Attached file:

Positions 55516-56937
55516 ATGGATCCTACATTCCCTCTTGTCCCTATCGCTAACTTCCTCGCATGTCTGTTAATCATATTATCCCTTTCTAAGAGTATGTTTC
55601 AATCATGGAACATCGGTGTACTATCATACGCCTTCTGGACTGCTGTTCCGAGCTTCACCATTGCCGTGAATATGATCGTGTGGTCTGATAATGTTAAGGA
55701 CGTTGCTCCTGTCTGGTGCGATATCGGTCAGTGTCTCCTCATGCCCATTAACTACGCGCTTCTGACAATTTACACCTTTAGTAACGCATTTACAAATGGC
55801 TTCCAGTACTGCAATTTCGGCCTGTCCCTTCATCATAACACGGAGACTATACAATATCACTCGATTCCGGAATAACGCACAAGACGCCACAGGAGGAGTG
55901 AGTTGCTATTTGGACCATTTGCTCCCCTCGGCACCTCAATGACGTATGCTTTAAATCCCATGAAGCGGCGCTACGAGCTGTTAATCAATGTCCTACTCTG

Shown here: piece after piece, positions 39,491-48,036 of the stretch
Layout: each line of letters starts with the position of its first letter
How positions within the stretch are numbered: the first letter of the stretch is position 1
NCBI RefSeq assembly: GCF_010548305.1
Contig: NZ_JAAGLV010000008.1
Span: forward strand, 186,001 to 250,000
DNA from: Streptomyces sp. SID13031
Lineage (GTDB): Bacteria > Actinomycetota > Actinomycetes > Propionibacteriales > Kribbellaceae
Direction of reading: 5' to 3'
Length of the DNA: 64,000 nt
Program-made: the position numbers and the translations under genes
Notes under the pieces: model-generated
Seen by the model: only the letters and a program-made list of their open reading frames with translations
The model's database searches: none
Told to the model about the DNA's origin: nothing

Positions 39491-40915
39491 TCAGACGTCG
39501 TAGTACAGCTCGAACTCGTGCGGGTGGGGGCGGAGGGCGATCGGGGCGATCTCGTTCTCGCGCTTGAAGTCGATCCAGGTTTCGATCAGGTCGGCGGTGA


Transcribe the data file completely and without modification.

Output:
Positions 55516-56937
55516 ATGGATCCTACATTCCCTCTTGTCCCTATCGCTAACTTCCTCGCATGTCTGTTAATCATATTATCCCTTTCTAAGAGTATGTTTC
55601 AATCATGGAACATCGGTGTACTATCATACGCCTTCTGGACTGCTGTTCCGAGCTTCACCATTGCCGTGAATATGATCGTGTGGTCTGATAATGTTAAGGA
55701 CGTTGCTCCTGTCTGGTGCGATATCGGTCAGTGTCTCCTCATGCCCATTAACTACGCGCTTCTGACAATTTACACCTTTAGTAACGCATTTACAAATGGC
55801 TTCCAGTACTGCAATTTCGGCCTGTCCCTTCATCATAACACGGAGACTATACAATATCACTCGATTCCGGAATAACGCACAAGACGCCACAGGAGGAGTG
55901 AGTTGCTATTTGGACCATTTGCTCCCCTCGGCACCTCAATGACGTATGCTTTAAATCCCATGAAGCGGCGCTACGAGCTGTTAATCAATGTCCTACTCTG

Shown here: piece after piece, positions 39,491-48,036 of the stretch
Layout: each line of letters starts with the position of its first letter
How positions within the stretch are numbered: the first letter of the stretch is position 1
NCBI RefSeq assembly: GCF_010548305.1
Contig: NZ_JAAGLV010000008.1
Span: forward strand, 186,001 to 250,000
DNA from: Streptomyces sp. SID13031
Lineage (GTDB): Bacteria > Actinomycetota > Actinomycetes > Propionibacteriales > Kribbellaceae
Direction of reading: 5' to 3'
Length of the DNA: 64,000 nt
Program-made: the position numbers and the translations under genes
Notes under the pieces: model-generated
Seen by the model: only the letters and a program-made list of their open reading frames with translations
The model's database searches: none
Told to the model about the DNA's origin: nothing

Positions 39491-40915
39491 TCAGACGTCG
39501 TAGTACAGCTCGAACTCGTGCGGGTGGGGGCGGAGGGCGATCGGGGCGATCTCGTTCTCGCGCTTGAAGTCGATCCAGGTTTCGATCAGGTCGGCGGTGA